‘Wisdom is the ability to hold two contradictory ideas in mind at the same time and still continue to function.’
(George Bernard Shaw)
‘Psyche and Eros’
Metropolitan Museum of Art
Dreams and Therapy
What we call ‘dreams’ are remembered manifestations of the highly associative, figurative and symbolic processes of the mind.
In fact we are always ‘dreaming’ because this is what the mind does but this process occurs below the level of consciousness. Occasionally, however, a dream can be recalled upon waking. The rational mind can have difficulty taking dreams seriously because their symbolic language is not readily understood and so dreams are often discarded and de-valued as being ‘nothing but..’.
Unlike Freud, who understood dreams as being essentially wish fulfilments and who felt that there was always something ‘hidden’ or disguised in a dream, particularly a repressed sexual wish, Jung felt that dreams were symbolic and he came to understand a dream as being ‘a spontaneous self-portrayal, in symbolic form, of the actual situation in the unconscious’ — a portrayal that both describes the unconscious psychic situation as it is at that time and also points towards its resolution.
Jung also felt that dreams are nearly always compensatory, that is that they compensate for an overly one-sided (narrow) conscious attitude towards ourselves and others.
Dreams, therefore, offer a unique ‘window’ into our unconscious life and, if related to and understood, open up the possibility for reconciliation between our often conflicting conscious and unconscious attitudes, beliefs and desires. This can lead to deeper self-awareness and freedom as the dreaming process can become a rich source for greater meaningfulness in life.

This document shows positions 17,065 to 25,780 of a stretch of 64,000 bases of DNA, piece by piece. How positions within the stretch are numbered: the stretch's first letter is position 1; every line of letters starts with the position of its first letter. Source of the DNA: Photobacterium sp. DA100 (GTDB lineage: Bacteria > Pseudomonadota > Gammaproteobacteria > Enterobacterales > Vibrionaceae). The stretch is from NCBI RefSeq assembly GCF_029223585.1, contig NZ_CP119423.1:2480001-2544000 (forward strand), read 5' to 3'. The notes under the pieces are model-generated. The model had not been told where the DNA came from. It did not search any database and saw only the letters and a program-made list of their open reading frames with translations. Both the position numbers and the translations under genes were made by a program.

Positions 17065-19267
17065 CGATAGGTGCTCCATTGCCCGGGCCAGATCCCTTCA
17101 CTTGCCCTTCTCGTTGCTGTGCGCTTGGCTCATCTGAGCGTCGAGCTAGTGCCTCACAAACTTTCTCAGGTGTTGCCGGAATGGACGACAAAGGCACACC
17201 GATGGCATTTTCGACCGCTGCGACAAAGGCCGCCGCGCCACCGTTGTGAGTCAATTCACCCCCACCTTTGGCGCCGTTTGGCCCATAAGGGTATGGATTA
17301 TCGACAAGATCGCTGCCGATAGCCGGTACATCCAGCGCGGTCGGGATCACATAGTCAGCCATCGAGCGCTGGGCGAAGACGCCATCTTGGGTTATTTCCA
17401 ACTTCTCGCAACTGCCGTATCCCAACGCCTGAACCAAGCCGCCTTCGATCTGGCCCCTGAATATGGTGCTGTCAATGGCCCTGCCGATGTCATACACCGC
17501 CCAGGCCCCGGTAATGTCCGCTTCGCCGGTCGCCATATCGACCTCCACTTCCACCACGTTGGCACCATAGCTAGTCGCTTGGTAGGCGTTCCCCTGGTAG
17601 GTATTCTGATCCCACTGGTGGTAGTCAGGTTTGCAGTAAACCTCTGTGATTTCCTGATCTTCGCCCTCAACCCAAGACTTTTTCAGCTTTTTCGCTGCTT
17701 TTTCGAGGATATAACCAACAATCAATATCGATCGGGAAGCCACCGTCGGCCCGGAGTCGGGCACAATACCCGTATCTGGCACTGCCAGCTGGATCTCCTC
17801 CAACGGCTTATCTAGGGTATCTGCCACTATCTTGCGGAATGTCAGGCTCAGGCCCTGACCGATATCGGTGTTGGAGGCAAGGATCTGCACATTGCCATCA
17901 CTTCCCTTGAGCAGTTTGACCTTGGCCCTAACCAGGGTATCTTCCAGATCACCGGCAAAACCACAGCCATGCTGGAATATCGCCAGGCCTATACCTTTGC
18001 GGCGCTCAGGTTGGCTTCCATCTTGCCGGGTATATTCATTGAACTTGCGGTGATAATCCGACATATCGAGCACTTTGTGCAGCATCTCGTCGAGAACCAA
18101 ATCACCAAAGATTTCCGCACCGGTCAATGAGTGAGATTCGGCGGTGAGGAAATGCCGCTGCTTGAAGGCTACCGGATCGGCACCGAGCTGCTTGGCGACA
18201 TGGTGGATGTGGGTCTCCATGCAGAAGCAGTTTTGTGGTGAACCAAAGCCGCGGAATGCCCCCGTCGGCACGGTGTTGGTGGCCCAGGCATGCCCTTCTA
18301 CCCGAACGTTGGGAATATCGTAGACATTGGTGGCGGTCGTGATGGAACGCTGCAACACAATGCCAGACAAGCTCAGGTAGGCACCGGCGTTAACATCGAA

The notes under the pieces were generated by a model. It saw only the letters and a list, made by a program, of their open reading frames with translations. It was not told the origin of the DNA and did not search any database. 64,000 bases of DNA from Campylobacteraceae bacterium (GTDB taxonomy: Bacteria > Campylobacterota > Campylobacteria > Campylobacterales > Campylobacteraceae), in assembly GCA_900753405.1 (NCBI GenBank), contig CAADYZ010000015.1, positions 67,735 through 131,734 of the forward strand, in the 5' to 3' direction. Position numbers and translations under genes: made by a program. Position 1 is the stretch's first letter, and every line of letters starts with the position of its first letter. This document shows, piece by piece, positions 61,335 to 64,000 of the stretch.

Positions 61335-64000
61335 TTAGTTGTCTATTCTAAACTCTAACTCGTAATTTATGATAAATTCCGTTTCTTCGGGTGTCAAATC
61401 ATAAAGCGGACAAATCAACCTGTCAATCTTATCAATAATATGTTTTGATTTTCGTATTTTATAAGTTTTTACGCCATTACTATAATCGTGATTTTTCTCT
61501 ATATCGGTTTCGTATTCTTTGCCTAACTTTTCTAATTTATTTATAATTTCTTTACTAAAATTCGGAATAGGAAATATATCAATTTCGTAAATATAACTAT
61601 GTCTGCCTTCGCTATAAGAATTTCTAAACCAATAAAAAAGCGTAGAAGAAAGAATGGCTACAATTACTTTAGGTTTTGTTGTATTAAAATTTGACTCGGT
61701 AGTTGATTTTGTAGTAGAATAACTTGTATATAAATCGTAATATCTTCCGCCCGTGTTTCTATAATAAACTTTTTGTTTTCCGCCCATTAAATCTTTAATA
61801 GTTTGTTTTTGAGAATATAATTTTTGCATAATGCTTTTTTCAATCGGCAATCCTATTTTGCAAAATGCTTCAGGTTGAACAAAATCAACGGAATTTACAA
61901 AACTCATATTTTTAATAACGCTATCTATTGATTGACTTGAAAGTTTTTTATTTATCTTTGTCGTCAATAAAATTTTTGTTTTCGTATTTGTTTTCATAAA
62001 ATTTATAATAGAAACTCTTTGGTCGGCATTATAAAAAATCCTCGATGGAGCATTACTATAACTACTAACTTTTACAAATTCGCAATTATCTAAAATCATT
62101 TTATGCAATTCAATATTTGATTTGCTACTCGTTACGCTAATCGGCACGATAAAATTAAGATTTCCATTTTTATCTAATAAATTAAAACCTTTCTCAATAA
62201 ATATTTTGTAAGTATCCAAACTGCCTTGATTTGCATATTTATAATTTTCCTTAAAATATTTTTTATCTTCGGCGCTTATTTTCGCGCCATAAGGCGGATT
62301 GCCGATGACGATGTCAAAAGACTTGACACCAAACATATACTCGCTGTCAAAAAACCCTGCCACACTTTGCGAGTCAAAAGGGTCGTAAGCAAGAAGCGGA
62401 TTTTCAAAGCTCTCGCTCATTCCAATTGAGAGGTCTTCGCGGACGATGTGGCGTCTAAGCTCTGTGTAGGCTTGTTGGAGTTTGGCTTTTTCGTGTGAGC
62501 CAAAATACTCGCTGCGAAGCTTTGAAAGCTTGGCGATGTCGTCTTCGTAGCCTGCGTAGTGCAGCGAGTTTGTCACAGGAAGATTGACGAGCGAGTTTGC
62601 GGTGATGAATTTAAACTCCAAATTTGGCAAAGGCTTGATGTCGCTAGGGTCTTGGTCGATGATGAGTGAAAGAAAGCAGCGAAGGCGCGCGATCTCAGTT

A Jungian approach to dreams always seeks to understand the dream within the dreamer’s own context — there is no formulaic ‘interpretation’, rather dreams have many levels of possible meaning which may continue to unfold as the process of therapy — and life — continues.
Some people come into therapy with dreams that are deeply affecting and/or troubling without knowing why. Some people begin to remember their dreams once they have begun their therapy and there are many people who do not remember their dreams clearly at all. If you do not remember your dreams this is in no way an impediment to a meaningful therapeutic experience.
If you are interested in dreams you might find either of these two books interesting:
Dreams: A Portal to the Source, Edward C. Whitmont and Sylvia Brinton Perera, Routledge, London, 1989.
Understanding Dreams in Clinical Practice, Marcus West, Karnac Books, London, 2011.